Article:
Before Rodrigo Duterte was elected president of the Philippines, he was the mayor of the southern city of Davao, where he boasted of authorizing death-squads that murdered suspected drug-users and drug-dealers with impunity.
When he took the presidency, he walked back his personal involvement with the killings — which have gone national since his election — saying that he had not personally committed murder, despite eyewitness testimony. Now he has admitted to personally murdering "suspects" during his tenure as mayor.
Duterte is a trumpian figure, who says transgressive, racist and sexist things that would disqualify a "normal" politician. Death squad members who served under Duterte during his mayoralty say they witnessed him machinegunning a justice department agent with an Uzi. Since Duterte took office, some 6,000 people are believed to have been murdered by his police force.
Duterte has frequently spoken out against "human rights" as a contemptible frippery for the weak. Given the popularity of his extrajudicial murders of drug suspects, he is now openly mooting executing lawyers who represent people accused of drug crimes.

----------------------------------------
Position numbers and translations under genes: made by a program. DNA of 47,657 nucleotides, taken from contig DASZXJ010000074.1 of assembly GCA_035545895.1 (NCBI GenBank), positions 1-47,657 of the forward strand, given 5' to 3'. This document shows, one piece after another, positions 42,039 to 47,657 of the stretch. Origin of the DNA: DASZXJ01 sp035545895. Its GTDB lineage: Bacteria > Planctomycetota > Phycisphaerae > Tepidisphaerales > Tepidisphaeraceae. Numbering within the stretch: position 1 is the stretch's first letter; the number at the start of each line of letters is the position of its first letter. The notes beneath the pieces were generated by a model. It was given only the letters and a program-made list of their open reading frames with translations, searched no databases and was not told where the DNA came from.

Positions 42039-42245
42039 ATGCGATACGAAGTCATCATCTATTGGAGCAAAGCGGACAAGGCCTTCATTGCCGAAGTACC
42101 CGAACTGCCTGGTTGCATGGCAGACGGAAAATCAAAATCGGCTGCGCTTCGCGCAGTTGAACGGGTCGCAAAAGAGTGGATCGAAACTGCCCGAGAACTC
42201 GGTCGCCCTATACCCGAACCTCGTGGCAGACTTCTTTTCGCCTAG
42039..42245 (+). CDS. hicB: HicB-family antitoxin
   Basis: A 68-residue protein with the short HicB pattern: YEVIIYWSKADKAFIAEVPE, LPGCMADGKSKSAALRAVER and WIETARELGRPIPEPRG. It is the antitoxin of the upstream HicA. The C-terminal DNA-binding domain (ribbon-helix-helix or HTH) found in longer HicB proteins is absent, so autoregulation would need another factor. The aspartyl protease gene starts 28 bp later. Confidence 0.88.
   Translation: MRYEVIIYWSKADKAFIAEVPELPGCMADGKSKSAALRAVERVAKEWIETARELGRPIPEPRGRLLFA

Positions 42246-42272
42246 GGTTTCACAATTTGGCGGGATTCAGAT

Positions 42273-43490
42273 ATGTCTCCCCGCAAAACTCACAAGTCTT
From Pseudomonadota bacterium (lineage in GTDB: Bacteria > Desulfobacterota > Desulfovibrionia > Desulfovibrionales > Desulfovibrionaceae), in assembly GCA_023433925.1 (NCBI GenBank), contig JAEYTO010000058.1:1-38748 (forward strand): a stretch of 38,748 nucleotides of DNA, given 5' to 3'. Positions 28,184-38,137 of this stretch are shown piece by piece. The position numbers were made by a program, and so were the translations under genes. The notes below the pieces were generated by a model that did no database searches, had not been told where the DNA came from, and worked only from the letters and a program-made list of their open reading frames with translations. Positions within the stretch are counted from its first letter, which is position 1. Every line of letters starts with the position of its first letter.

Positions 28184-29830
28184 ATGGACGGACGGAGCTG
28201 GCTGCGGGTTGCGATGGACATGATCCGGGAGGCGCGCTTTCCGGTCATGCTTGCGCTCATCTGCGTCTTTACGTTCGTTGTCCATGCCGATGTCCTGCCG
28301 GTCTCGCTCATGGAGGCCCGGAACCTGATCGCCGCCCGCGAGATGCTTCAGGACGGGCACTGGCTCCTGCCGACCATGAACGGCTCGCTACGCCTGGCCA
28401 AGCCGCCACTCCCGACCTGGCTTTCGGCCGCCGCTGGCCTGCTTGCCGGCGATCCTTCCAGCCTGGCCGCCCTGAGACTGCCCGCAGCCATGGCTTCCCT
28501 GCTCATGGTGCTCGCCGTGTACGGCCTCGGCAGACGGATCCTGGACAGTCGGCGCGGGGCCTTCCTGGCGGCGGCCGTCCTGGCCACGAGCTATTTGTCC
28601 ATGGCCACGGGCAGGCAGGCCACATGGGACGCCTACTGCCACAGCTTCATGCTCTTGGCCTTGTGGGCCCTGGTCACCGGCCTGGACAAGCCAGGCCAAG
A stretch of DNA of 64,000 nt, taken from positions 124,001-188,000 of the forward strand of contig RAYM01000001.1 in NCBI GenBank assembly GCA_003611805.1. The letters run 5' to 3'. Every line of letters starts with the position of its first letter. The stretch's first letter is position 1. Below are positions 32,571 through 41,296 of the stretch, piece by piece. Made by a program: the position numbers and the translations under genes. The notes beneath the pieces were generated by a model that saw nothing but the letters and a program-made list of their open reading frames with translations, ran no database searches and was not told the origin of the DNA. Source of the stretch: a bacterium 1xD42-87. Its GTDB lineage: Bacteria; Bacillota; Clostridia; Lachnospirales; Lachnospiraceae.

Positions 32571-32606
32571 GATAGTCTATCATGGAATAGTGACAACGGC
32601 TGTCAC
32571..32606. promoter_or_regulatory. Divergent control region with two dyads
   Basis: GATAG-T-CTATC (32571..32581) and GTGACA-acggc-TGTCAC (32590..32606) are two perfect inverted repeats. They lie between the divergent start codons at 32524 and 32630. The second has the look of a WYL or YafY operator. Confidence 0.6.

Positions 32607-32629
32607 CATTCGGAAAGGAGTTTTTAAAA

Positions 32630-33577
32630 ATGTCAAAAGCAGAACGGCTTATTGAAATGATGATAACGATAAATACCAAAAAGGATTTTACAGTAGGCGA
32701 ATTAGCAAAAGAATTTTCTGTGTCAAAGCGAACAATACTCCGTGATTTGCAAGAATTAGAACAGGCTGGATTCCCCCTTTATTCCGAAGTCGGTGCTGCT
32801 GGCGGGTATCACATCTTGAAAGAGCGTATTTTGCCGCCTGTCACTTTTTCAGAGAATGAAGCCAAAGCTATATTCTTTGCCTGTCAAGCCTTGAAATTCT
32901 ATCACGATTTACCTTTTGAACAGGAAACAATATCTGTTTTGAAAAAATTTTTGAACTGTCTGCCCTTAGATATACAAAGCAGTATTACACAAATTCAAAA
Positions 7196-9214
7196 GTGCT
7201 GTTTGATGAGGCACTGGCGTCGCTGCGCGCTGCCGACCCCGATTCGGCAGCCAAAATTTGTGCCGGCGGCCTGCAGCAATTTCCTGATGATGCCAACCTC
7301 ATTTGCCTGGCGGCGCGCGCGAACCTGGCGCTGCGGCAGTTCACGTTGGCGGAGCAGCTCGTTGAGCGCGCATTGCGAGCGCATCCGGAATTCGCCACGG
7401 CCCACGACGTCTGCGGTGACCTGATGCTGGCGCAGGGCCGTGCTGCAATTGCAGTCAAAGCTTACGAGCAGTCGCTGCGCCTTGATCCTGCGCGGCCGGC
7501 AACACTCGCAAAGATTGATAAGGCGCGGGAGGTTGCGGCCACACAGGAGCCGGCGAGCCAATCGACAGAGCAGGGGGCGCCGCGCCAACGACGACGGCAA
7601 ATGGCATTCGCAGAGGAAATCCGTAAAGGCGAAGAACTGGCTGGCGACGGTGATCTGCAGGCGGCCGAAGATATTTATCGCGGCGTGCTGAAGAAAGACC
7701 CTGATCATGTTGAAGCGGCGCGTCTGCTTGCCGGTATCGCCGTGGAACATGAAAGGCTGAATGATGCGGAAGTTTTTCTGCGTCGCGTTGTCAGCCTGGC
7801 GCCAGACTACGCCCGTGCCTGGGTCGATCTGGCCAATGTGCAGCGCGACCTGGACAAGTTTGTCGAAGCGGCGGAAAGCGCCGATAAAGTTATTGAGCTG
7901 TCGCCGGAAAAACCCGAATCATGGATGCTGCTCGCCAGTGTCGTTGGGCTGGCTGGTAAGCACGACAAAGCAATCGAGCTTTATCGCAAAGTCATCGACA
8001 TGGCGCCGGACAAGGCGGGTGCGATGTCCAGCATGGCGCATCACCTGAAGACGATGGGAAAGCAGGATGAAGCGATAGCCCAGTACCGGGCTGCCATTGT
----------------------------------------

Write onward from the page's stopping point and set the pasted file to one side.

Nearly 6,000 people are said to have been killed by police, vigilantes and mercenaries since Mr Duterte launched his drug war after being elected in May. He has expressed few regrets about the policy, once saying: "Hitler massacred three million Jews… There's three million drug addicts. I'd be happy to slaughter them."
Mr Duterte has repeatedly said he does not care about human rights and has suggested that lawyers defending drug suspects might also be targeted in his campaign, says the BBC's Jonathan Head.
Some human rights lawyers believe the outspoken president's open support for a shoot-to-kill policy by the police could make him vulnerable to prosecution for crimes against humanity at the international court.
(Image: President Rodrigo Duterte speech, Presidential Communications Operations Office, PD)